Choose patterns wisely
Shoot for a balance of colour, texture, and pattern. “Places that are stark and devoid of detail are just as unnerving to us as spaces with way too much going on,” Augustin says.
“So, your best bet is to aim for moderate visual complexity.” Limit yourself to one or two colours and patterns, using accessories such as pillows or vases to tie the room together.
Many environmental psychology experts say sharp angles are more stimulating to the brain than round shapes or ovals and that having too many rectilinear forms in a room can be stressful. “A room that’s entirely rectilinear, that’s a horror movie,” says Augustin. Kopec agrees: “Organic shapes tend to feel soothing.”
Consider scent and sound
Studies have shown lavender is calming but environmental psychologists also recommend finding scents you respond to, perhaps one reminiscent of a forest holiday, nights by a bonfire or even baking. Certain sounds can be soothing, too.
Israel feels most peaceful on the screened-in stoep overlooking her garden, which has a small waterfall feature. “I have a very modest house but hearing the waterfall is a magical sensory experience,” she says. “And don’t forget music, especially New Age. It may not be everyone’s thing but it’s been proven to chill us out.”
Recent studies show a link between disorderly living spaces and stress, procrastination and life dissatisfaction, suggesting Marie Kondo is on to something.
“The bigger the pile, the more you procrastinate, the more stressful it becomes,” says Stacy Thomes, a professional organiser. “Anxiety, ultimately, is about a loss of control, so I tell my clients: ‘You’re giving your stuff the control.’”
Thomes recommends going from room to room and setting up systems, whether it’s a designated spot in the hall where you can drop your bags or labelled containers inside your fridge for groceries.
“A little order goes a long way.”
Enhance your outdoor space
“Humans have a mind-body connection to nature,” says Rickard-Brideau. She cites a 1989 study that found that simply stepping into nature can restore your physical and mental energy.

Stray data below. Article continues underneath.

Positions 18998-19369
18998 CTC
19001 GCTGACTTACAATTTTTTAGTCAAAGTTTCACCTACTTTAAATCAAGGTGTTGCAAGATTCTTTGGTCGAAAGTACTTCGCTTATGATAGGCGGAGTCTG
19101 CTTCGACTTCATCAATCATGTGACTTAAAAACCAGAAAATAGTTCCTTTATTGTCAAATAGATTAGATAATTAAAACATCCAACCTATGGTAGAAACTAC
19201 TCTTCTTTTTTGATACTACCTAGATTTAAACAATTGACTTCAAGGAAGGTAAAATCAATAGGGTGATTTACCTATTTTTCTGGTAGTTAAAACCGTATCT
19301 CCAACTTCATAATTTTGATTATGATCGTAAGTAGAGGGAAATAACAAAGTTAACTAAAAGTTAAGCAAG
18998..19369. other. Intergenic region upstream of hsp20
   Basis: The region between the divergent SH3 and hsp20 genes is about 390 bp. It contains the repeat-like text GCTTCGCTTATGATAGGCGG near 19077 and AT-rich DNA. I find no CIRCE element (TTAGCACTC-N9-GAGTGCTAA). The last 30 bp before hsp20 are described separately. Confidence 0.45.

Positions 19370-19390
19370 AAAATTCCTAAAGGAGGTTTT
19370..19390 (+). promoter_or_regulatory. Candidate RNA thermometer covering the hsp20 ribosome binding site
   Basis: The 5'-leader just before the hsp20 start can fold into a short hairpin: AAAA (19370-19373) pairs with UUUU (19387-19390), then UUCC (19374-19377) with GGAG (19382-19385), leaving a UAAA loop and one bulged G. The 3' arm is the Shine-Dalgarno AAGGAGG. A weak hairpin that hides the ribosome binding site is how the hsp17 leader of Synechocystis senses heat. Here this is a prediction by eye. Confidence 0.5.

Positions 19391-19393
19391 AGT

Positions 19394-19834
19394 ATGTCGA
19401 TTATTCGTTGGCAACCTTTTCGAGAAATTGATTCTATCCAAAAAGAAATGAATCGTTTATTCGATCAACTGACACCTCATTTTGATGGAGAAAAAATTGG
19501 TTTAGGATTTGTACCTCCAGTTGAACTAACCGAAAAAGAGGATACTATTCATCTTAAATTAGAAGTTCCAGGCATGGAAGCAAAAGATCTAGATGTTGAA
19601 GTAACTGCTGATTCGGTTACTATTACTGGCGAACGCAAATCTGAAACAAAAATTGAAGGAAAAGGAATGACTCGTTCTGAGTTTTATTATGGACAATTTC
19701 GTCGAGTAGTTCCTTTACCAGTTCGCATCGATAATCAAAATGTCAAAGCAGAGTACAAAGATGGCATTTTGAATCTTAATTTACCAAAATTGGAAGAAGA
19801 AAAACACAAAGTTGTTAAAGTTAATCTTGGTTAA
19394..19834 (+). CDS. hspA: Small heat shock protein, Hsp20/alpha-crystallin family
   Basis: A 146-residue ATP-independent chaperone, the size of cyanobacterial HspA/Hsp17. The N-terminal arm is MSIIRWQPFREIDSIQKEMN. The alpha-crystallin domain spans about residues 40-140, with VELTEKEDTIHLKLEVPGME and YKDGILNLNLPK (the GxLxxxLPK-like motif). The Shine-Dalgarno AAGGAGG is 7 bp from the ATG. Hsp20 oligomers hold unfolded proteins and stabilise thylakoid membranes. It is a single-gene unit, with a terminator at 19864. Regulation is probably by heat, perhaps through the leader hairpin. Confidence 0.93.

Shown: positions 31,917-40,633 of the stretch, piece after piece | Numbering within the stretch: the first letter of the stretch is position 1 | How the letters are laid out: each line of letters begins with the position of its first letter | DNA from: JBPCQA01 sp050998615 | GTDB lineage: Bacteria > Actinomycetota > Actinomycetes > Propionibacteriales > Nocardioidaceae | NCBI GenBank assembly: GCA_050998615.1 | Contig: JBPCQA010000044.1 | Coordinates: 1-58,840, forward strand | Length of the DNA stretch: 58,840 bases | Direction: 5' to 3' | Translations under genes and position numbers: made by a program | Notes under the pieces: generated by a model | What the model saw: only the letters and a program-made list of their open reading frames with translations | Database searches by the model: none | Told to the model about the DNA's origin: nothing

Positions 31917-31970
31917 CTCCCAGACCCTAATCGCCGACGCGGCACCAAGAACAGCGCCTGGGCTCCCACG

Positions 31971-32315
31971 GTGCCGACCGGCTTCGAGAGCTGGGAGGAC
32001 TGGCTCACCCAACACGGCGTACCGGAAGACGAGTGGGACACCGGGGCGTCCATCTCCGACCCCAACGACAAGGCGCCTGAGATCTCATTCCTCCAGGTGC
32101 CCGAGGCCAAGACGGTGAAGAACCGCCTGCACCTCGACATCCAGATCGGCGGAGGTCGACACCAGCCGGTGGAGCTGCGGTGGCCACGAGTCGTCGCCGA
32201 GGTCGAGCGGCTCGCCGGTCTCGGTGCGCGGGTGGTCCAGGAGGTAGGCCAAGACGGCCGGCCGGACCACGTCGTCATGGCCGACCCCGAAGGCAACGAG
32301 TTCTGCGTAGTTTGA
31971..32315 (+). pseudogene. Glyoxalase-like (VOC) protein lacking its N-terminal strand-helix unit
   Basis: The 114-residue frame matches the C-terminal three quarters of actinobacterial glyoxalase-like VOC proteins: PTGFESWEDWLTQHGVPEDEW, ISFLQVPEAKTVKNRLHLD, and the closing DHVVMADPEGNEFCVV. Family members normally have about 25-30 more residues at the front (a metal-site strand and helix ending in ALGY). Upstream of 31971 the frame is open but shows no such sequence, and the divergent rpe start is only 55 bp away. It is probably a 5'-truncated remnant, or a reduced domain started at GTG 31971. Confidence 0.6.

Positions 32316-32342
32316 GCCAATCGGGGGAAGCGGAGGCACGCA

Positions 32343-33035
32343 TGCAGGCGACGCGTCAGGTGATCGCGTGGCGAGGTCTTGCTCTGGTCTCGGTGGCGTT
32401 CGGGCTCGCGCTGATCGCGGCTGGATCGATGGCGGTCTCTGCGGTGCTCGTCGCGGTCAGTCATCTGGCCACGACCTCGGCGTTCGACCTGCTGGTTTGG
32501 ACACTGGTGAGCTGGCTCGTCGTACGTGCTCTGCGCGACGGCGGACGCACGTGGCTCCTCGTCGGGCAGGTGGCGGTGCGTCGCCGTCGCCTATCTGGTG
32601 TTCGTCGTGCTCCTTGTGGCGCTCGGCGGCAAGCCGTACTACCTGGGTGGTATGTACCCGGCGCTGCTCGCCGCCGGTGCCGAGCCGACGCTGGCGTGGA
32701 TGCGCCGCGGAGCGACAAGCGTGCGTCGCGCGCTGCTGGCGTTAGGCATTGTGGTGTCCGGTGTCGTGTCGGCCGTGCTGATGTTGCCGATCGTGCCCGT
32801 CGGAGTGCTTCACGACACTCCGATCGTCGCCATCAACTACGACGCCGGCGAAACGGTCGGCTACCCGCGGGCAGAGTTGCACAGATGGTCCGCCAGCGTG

“Being outside reduces blood pressure and helps us focus.” she says. If your patio, balcony or garden goes virtually unused, ask yourself why. If it’s simply a matter of making it functional by adding furniture or floor tiles, it could be worth the investment.
Kopec recommends spending time outdoors in the morning because “early, full-spectrum sunlight helps regulate serotonin”.
Consider a pet
Getting a pet can cause a fair amount of stress, but if you’re in the market for something drastic, it can be chemically rewarding.
Animals can cause humans to release oxytocin, also known as the neurochemical of love, and dogs in particular have been shown to reduce our stress hormones. In a time when social interactions increasingly occur online, Kopec says pets “help fill a contact niche” which lowers our blood pressure and aids in empathy.
For something a little more manageable, he points to fish and aquariums, which may reduce heart rate and lower blood pressure. Bring nature indoors In addition to being natural air purifiers and stress reducers, Kopec says plants have organic, irregular shapes that are inherently relaxing to the eye.
“And they require tending and nurturing, which gives us a sense of control.” Start with low-maintenance varieties, such as aloe, ivy and jade plants. If you’re a more seasoned plant owner, Augustin recommends large, leafy plants.
“Cactuses and plants with pointy leaves haven’t proven to be as relaxing as leafier plants, such as ficuses. You want softly rounded leaves with branches that bend a little under the weight of the leaves.”
Rock it out
For people who need to de-stress, Israel recommends rocking chairs. “Everyone’s born in a womb where they’re rocked back and forth,” she says. “These chairs are designed to calm us down.” Airports all over the US are littered with the classic piece, which Israel says is not a coincidence: “I call it a calming intervention.”
The Washington Post